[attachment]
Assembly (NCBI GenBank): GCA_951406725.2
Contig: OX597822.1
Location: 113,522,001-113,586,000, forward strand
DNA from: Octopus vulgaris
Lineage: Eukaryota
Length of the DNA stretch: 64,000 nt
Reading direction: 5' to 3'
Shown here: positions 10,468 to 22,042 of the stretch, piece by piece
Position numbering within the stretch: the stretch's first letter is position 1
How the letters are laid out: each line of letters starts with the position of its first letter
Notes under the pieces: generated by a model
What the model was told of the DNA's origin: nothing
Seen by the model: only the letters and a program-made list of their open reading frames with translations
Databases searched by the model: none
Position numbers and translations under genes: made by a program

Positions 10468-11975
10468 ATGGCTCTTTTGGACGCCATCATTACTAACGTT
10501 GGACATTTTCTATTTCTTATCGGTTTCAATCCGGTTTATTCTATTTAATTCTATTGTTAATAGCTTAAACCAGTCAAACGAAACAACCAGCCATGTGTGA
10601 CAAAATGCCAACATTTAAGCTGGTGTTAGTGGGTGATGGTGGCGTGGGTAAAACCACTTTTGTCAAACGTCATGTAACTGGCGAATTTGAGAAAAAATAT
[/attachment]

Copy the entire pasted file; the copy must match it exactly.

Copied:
Assembly (NCBI GenBank): GCA_951406725.2
Contig: OX597822.1
Location: 113,522,001-113,586,000, forward strand
DNA from: Octopus vulgaris
Lineage: Eukaryota
Length of the DNA stretch: 64,000 nt
Reading direction: 5' to 3'
Shown here: positions 10,468 to 22,042 of the stretch, piece by piece
Position numbering within the stretch: the stretch's first letter is position 1
How the letters are laid out: each line of letters starts with the position of its first letter
Notes under the pieces: generated by a model
What the model was told of the DNA's origin: nothing
Seen by the model: only the letters and a program-made list of their open reading frames with translations
Databases searched by the model: none
Position numbers and translations under genes: made by a program

Positions 10468-11975
10468 ATGGCTCTTTTGGACGCCATCATTACTAACGTT
10501 GGACATTTTCTATTTCTTATCGGTTTCAATCCGGTTTATTCTATTTAATTCTATTGTTAATAGCTTAAACCAGTCAAACGAAACAACCAGCCATGTGTGA
10601 CAAAATGCCAACATTTAAGCTGGTGTTAGTGGGTGATGGTGGCGTGGGTAAAACCACTTTTGTCAAACGTCATGTAACTGGCGAATTTGAGAAAAAATAT